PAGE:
The security of communications transmitted across the Internet can be improved by using public key cryptography. However if the public and private keys used in those communications are compromised it can reveal the data exchanged in that session as well as the data exchanged in previous sessions.
The concept of Perfect Forward Secrecy (PFS) is the property that ensures that a session key derived from a set of long-term public and private keys will not be compromised if one of the (long-term) private keys is compromised in the future. Online systems such as IPSEC can negotiate new keys for every communication and if a key is compromised only the specific session it protected will be revealed.
Forward Secrecy has been used as a synonym for Perfect Forward Secrecy but there is a subtle difference between the two. Perfect Forward Secrecy has the additional property that an agreed key will not be compromised even if agreed keys derived from the same long-term keying material in a subsequent run are compromised.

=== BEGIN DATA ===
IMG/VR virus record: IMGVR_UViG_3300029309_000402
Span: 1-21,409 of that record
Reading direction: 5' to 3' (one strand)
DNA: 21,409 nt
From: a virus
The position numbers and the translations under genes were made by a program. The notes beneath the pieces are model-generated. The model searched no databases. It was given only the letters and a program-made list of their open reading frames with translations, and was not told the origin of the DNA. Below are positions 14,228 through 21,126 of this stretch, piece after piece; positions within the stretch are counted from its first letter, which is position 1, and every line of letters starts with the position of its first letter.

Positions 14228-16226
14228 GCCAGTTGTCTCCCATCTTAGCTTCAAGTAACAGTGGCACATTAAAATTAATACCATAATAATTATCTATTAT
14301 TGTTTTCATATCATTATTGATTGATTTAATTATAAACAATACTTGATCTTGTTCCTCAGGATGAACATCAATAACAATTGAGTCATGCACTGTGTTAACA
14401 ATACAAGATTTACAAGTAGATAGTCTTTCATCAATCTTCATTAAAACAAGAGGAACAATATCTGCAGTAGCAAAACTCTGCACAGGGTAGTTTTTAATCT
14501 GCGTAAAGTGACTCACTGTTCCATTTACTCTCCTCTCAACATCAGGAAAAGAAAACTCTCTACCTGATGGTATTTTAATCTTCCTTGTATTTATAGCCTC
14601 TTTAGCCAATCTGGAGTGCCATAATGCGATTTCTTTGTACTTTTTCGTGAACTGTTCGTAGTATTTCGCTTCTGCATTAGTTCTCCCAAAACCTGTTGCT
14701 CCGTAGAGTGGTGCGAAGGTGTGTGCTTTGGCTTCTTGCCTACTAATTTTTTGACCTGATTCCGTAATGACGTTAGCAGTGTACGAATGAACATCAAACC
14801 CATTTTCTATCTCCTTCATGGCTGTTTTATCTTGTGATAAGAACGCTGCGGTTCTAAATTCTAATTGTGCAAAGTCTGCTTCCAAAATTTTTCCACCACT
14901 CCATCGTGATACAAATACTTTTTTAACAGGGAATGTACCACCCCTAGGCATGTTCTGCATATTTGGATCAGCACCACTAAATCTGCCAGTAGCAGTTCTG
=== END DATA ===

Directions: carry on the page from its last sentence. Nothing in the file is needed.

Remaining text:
For Perfect Forward Secrecy to exist the key used to protect transmission of data must not be used to derive any additional keys, and if the key used to protect transmission of data was derived from some other keying material, that material must not be used to derive any more keys.
Perfect Forward Secrecy (PFS) refers to the notion that compromise of a single key will permit access to only data protected by a single key.
Google uses forward secrecy, and has confirmed that forward secret HTTPS is used for Gmail and many other Google HTTPS services such as SSL Search, Docs and Google+. Users of the Chrome web browser can check whether they have forward secret connections by clicking on the green padlock in the address bar of HTTPS sites. Google’s forward secret connections have a key exchange mechanism of ECDHE_RSA which is based on Elliptic Curve Diffie–Hellman Exchange (ECDHE). In November 2013 Twitter confirmed that it had implemented Forward Secrecy on all of its web sites and API feeds.
This article is licensed under the GNU Free Documentation License. It uses material from the Wikipedia article "Perfect forward secrecy". Background image credit flickr.com/photos/giorgio_brida/5093395242